News and Resources from the Upstate New York Synod of the Evangelical Lutheran Church in America.
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Midweek Musings for Sunday, August 30, 2015

Midweek Musings for Sunday, August 30, 2015

This week’s reflection comes from Patsy Glista, Associate in Ministry
Assistant to the Bishop for Operations

Prayer of the Day
Gracious God, your word of peace stills the storms that rage in
our world. Bring hope to all persons and places living in devastation, war and other perils. Bring comfort to those who continue to grieve the loss of loved ones and property. Let your love be known through those who work to bring order out of chaos, justice and peace. Fill our hearts with your love and grace that we might shoulder the burdens of suffering and be bearers of hope and your light brightly shining into the world, through Jesus Christ, our Savior and Lord. Amen.

Gospel: Mark 7:1-8, 14-15, 21-23

Now when the Pharisees and some of the scribes who had come from Jerusalem gathered around him, they noticed that some of his disciples were eating with defiled hands, that is, without washing them. (For the Pharisees, and all the Jews, do not eat unless they thoroughly wash their hands,[a] thus observing the tradition of the elders; and they do not eat anything from the market unless they wash it;[b] and there are also many other traditions that they observe, the washing of cups, pots, and bronze kettles.[c]) So the Pharisees and the scribes asked him, “Why do your disciples not live[d] according to the tradition of the elders, but eat with defiled hands?” He said to them, “Isaiah prophesied rightly about you hypocrites, as it is written,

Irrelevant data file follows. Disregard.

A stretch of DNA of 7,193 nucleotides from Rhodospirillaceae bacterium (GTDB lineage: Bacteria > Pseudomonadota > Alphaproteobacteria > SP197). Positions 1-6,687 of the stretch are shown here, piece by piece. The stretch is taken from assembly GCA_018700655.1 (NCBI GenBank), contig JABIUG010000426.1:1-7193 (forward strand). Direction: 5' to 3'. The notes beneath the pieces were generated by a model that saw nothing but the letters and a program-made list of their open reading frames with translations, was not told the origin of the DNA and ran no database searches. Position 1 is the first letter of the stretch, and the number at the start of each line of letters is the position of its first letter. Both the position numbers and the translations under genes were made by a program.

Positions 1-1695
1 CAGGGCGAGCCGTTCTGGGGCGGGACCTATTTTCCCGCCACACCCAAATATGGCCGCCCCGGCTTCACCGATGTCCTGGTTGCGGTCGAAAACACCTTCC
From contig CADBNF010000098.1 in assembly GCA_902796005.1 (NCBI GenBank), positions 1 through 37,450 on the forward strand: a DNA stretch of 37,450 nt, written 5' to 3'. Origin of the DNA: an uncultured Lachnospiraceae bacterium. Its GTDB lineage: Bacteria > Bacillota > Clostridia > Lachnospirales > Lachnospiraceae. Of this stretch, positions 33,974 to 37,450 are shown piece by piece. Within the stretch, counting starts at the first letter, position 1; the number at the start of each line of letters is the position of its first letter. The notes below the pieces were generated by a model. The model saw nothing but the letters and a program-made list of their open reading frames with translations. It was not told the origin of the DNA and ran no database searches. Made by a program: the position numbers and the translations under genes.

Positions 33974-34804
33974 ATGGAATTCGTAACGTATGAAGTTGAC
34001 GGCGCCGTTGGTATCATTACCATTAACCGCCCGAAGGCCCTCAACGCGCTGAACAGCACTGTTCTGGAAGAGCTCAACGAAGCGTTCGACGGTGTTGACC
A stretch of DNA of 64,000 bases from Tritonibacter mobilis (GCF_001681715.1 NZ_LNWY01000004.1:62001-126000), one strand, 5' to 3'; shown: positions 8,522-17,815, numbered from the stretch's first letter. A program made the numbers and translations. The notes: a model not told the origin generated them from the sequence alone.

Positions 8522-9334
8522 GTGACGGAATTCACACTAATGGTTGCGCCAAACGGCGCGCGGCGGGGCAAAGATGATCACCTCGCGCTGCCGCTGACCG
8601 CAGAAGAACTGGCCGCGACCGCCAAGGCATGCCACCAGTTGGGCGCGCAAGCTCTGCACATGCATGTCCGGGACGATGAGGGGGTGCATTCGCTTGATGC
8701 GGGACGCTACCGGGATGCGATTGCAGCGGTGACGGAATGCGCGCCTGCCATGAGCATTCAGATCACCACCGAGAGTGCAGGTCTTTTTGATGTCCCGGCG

‘This people honors me with their lips,
          but their hearts are far from me;
      7 
in vain do they worship me,
          teaching human precepts as doctrines.’

14 Then he called the crowd again and said to them, “Listen to me, all of you, and understand: 15 there is nothing outside a person that by going in can defile, but the things that come out are what defile.”[f]
21 For it is from within, from the human heart, that evil intentions come: fornication, theft, murder, 22 adultery, avarice, wickedness, deceit, licentiousness, envy, slander, pride, folly.  
23 All these evil things come from within, and they defile a person.”

REFLECTION

As a child I was taught that actions speak louder than words.  Through their actions my parents were daily examples of how they wanted my brothers and me to live our lives – helping neighbors, donating their time and resources each and every day in some way at church and in our community.  I never heard them speak poorly of anyone or anything; they always searched for the good.  In this week’s gospel Jesus reminds us that it is what is in our hearts that is important, not just visible actions of following the rules.  He calls on us to search our souls and consider if it is indeed the love of Jesus that causes us to share with the world God’s love.